In the words of its highest-ranking law enforcement officer, Lt. Brian Olmstead, Isla Vista is “not like your normal community.”

Three-quarters of a square mile in size, yet home to the majority of the South County’s alcohol-related arrests, Isla Vista may very well appear to be a cop’s nightmare. Add UCSB’s rowdy reputation and the legacy of I.V.’s Halloween, and the position of Isla Vista’s top cop may not sound very appealing.

However, Olmstead – the Isla Vista Foot Patrol’s newest ranking officer – said he requested the position.

Nonetheless, the task in front of him is not simple. Isla Vista residents have a tendency to engage in some high-risk activities and more often than not, alcohol is the underlying factor, Olmstead said. While lowering the amount of irresponsible alcohol consumption has and will remain a strong focus of the IVFP, Olmstead said safety is always their number one concern.

“I think it all comes down to safety,” Olmstead said. “We’ve seen people go over the cliffs because of alcohol use. We’ve seen at least one murder from an alcohol-induced fight. What I would really like to see is the alcohol use lowered to a responsible level.”

Crime in Isla Vista is not limited to drug and alcohol violations. According to Olmstead, over 20 percent of the serious felonies in the county happen in Isla Vista. In light of such serious crimes, Olmstead said some have questioned the IVFP’s priorities, but that it all ultimately comes back to alcohol.

“Students ask why we are looking so much at alcohol when there are sexual assaults and violent crimes happening, but what people don’t understand is that with most of those crimes, alcohol is a factor,” Olmstead said. “The vast majority of crime [in I.V.] – 90 percent – is all driven by alcohol. That’s why cutting down on the irresponsible use of alcohol is such a major focus of ours.”

Olmstead took over as the Foot Patrol’s ranking member in November, but his biggest test still looms ahead. This year Halloween falls on a Friday, meaning the number of party-hungry out-of-towners could be huge. While Olmstead said the Sheriff’s Dept. will be ready to handle whatever comes, he also said he would ultimately like to see Halloween as a community event.

“The Sheriff’s Dept. and a majority of the community would like to see [Halloween] as a local event,” Olmstead said. “How we do that, we haven’t really figured out.”

Olmstead said that the IVFP, along with the 200 other law enforcement officers that assist each year, will continue to try and make the event safer, but that he is opposed to some of the more radical measures proposed, such as restricting access to cars.

“The biggest thing with restricting cars in all of I.V. is then ‘Where do you put the cars?’ All of a sudden you’re placing thousands of cars into Goleta, which doesn’t even benefit from Halloween,” Olmstead said.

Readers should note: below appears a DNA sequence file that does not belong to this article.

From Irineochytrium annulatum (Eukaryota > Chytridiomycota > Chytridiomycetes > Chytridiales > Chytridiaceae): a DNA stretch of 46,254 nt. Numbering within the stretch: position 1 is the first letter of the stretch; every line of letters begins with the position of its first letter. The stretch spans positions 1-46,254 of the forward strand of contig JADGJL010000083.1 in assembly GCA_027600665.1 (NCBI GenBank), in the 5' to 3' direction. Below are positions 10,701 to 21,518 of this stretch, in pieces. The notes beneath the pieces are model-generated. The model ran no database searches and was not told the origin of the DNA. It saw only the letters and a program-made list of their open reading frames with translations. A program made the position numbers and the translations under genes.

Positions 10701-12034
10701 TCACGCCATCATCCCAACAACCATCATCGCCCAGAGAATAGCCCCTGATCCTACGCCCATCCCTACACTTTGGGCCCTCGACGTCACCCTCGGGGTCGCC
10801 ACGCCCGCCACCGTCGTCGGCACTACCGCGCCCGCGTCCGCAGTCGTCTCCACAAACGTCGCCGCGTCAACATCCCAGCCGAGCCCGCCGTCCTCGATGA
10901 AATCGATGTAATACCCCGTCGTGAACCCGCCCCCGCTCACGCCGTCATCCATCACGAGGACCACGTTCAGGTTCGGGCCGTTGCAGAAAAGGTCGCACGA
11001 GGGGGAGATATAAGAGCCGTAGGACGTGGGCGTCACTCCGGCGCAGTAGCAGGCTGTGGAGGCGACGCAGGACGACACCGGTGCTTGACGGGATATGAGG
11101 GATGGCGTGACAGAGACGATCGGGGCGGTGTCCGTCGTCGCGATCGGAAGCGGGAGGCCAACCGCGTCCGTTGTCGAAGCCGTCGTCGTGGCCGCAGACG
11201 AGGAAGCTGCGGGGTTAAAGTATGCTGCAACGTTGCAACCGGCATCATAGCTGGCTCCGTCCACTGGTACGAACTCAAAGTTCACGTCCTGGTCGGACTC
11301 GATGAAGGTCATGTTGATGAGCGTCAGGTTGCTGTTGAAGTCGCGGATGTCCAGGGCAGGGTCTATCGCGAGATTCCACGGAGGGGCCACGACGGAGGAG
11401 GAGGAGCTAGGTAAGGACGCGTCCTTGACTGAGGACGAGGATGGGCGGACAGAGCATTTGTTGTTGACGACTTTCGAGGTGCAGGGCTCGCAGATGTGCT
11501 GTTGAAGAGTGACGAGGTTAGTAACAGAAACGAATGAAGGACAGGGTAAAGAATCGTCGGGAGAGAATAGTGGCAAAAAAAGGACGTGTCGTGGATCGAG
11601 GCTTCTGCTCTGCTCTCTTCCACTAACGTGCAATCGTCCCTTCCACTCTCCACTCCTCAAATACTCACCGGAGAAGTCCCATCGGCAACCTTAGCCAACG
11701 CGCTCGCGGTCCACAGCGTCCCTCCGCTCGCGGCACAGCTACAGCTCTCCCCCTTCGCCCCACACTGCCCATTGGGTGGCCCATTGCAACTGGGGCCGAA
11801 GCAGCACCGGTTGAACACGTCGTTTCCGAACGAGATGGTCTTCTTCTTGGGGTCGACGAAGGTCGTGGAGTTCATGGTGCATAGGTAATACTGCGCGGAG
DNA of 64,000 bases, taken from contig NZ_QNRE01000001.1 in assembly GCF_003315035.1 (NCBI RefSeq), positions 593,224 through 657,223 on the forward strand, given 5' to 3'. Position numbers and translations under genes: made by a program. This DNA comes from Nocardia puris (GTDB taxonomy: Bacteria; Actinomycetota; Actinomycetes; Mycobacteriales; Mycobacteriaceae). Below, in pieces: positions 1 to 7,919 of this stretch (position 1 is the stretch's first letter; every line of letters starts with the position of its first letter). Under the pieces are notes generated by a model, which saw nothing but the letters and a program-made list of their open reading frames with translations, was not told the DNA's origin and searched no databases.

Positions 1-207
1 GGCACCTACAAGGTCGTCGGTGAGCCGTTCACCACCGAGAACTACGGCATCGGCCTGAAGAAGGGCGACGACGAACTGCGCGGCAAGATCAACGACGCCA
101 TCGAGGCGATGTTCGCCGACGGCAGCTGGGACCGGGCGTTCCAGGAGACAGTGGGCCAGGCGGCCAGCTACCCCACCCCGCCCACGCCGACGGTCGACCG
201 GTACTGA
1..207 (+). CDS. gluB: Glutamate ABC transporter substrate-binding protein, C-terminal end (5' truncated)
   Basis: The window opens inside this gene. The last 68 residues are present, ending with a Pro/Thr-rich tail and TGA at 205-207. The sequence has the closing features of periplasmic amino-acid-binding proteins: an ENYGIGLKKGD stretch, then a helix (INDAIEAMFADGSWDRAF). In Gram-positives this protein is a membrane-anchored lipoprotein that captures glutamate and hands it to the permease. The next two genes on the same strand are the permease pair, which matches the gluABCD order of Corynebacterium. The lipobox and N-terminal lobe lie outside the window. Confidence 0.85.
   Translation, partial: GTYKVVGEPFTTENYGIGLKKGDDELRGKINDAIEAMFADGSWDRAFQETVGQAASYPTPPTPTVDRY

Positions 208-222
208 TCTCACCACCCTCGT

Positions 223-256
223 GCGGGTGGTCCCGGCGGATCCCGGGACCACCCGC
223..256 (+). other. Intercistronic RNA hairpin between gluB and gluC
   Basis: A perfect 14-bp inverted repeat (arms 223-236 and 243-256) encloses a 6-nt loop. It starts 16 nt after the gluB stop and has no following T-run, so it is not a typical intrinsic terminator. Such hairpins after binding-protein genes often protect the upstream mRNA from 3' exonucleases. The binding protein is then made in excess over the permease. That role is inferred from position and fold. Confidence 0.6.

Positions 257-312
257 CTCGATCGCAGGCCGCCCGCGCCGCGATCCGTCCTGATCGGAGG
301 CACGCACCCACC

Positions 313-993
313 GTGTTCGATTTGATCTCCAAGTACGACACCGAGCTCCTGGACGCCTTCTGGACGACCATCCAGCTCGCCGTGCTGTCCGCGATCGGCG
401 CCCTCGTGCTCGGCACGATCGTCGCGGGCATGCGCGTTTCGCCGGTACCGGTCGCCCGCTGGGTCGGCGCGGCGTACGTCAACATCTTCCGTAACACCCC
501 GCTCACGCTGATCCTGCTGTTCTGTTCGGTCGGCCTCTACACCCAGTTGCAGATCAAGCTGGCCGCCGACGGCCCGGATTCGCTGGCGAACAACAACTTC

In addition to having a new lieutenant, the IVFP will soon have a new place to call home. The new police sub-station currently being built on Trigo Road – next to I.V. Theater – promises a larger working area, temporary holding cells and room to expand if needed. At this time, no expansion is planned.

“For the 30 years [IVFP has] been in Isla Vista, we’ve never had a permanent home,” Olmstead said. “We have been renting places that were never designated for law enforcement, but we finally got to design a place that will help us be able to serve the community better.”

With the construction of a new station in progress, individuals such as 3rd District Supervisor candidate Dr. Dave Bearman have asked why the Sheriff’s Dept. does not also build a sobering center in I.V. Sobering centers – such as the one located in Santa Barbara – allow the police to drop intoxicated individuals off and let them sober up in a secure environment without sending them to jail.

According to Olmstead, the issue comes down to cost. He said it simply is not cost-effective to have a sobering center in I.V.

“The reason Santa Barbara went to a sobering station is cost,” Olmstead said. “The city has to pay booking fees every time they arrest someone and the costs worked out for them. The jail is in our jurisdiction and is a safer place to monitor intoxicated people. The logistics and cost are better for us here [than Santa Barbara] so we don’t need the sobering center.”

Olmstead, who has served the Santa Barbara community as a police officer for the last 18 years, said as lieutenant he hopes to make Isla Vista a better and safer place to live. For Olmstead, education and communication are both key aspects of this, but he said the strict enforcement will always be there.

“The enforcement is always going to be steady,” Olmstead said. “We have to set a limit on what people can do. If we allow the enforcement to go down, as we’ve seen before, the crime goes up. So the strict enforcement will always be there.”